152 In the Heart of the Ardennes. 

half-price. We think the charge is high ; 
but Monsieur C — (to whom the grotto 
belongs) takes us into his house and shows 
us prints of the different views of its 
interior, which fire our imagination to that 
degree, that we decide at once to see it the 
next morning. We look over a book also 
in which visitors to the grotto have written 
down their first impressions; and these 
testimonials excite our curiosity still further. 
A Persian describes himself as having 
been suddenly transported into fairyland ; 
and can liken the vast caverns to nothing 
but the palace of his great master the 
Sultan, and the various forms assumed by 
the stalactites to those of lovely houris 
grouped about him. A French poet, in 
rapturous verse, compares the grotto to 
the enchanted halls of the Arabian Nights, 
and the stalactites to ' frozen tears.' Every 
traveller declares the sight to have been 
more wonderful and beautiful than anything 
he has ever seen before, until we become 
quite sorry to think we must put off seeing 
it until the morning ; and our expectations 
are heightened by the rapid assurance of 



In the Heart of the Ardennes. 1 53 

Monsieur C — (who always keeps his 
hands moving, and never stops to consider 
his commas), that it is ^ tresbeautresbeau- 
trhbeau!^ However, we agree to return 
the next day at eleven o'clock, when he 
promises the guides shall be in readiness 
for us ; and we go home to another excel- 
lent dinner, the pleasure of which is only 
marred by the fact that Thdr^se will make 
us use the same knives and forks for every 
course ; and we haven't the strength of 
mind to resist. 

Yesterday I spoke to madame on the 
necessity of engaging someone during the 
mornings to read French and German with 
the girls, as we shall most likely be here 
for a month ; and it is too long a time for 
them to be idle. Madame did not think I 
should find a demoiselle in Rochefort who 
could instruct them ; but there is a profes- 
seur here who has passed all his college 
examinations, and who, if he has the time, 
will doubtless be very glad of the employ- 
ment. I asked her to send for the pro- 
fesseur that I might speak to him on the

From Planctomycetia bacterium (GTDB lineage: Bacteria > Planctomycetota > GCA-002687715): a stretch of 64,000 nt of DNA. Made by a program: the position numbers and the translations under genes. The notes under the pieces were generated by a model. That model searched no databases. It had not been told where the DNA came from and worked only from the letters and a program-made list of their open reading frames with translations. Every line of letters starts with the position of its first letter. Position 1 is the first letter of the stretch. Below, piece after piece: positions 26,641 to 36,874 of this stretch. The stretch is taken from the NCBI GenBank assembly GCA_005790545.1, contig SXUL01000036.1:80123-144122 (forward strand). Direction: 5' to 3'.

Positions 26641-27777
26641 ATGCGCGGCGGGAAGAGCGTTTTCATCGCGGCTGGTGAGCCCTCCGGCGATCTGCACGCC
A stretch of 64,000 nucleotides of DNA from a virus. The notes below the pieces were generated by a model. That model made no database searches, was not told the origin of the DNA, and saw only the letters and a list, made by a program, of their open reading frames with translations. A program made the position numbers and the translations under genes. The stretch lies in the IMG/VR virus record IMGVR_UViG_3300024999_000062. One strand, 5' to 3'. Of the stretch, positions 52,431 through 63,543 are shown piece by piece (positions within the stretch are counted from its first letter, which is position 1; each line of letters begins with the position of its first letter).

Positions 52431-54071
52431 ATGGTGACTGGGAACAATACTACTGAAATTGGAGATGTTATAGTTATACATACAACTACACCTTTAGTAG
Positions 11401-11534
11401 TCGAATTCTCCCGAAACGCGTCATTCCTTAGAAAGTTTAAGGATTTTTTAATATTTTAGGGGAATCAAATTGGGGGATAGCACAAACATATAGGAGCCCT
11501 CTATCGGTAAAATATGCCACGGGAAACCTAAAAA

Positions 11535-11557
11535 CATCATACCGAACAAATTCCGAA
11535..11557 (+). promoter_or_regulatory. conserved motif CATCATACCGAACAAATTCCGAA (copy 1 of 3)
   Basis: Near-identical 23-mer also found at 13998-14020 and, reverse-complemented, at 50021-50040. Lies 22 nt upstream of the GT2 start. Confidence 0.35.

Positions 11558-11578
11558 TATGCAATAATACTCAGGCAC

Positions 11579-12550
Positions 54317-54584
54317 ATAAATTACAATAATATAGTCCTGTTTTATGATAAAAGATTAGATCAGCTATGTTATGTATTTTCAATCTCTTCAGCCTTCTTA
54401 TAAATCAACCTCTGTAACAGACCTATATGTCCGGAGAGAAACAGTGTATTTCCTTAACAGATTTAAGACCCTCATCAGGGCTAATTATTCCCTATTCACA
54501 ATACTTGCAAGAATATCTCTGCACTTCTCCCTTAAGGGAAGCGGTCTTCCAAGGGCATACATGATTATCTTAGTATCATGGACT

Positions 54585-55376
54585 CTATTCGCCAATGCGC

subject ; and here, just as we have done 



154 -^^ tf^ Heart of the Ardennes. 

dinner, he arrives ; for madame throws 
open the door, and with a certain pride in 
her voice (pride that Rochefort should 
possess such an article), announces * Mon- 
sieur le Pro/esseurJ I glance up, thinking 
of Charlotte Bronte and her professor, and 
hoping this one may not prove as dirty 
and seedy and snuffy, and, to my amaze- 
ment, see standing on the threshold a lad 
of about seventeen or eighteen, dressed in 
green trousers and a blue blouse, and hold- 
ing his cap in his hand. The two girls 
immediately choke, and bury their faces in 
their books, which renders my task of 
catechising rather a difficult one; and I 
glance at E — for aid, but his counten- 
ance is almost level with the table as he 
pretends to draw. So I find there is 
nothing to be done but to beg the profes- 
seur to be seated, — a request which he 
steadily refuses to comply with ; and as he 
stands there, twisting his cap in his hands, 
he looks so like a butcher-boy, that it is a 
mercy I do not ask him what meat he has 
to-day. 

But the poor young man is so horribly 



In the Heart of the Ardennes. 155 

nervous, as he tells me that, though quali- 
fied for a tutor, he has never taught before, 
that I have not the heart to refuse him on 
account of his youth ; besides, is he not the 
sole professeur in Rochefort ? So I give 
him leave to come the next morning, and 
try, at all events, what he can do with the 
girls ; and he looks very happy for the 
permission. And we see him a minute 
afterwards, striding proudly down the street, 
whistling as he goes, and holding his 
head half an inch higher for having 
^ got a situation/ Of course the children 
make merry over him for the rest of the 
evening, and cannot recall the appearance 
of their /r^T^^^^^^r without shrieks of laugh- 
ter ; but he comes the next morning, never- 
theless, to commence his duties, and proves 
to be quite as particular as older teachers, 
and much more competent than some, and 
takes the youngest girl completely aback 
by telling her she shall be punished if she 
is not steady. 

At eleven o'clock the next morning we 
are all ready to view the grottoes, and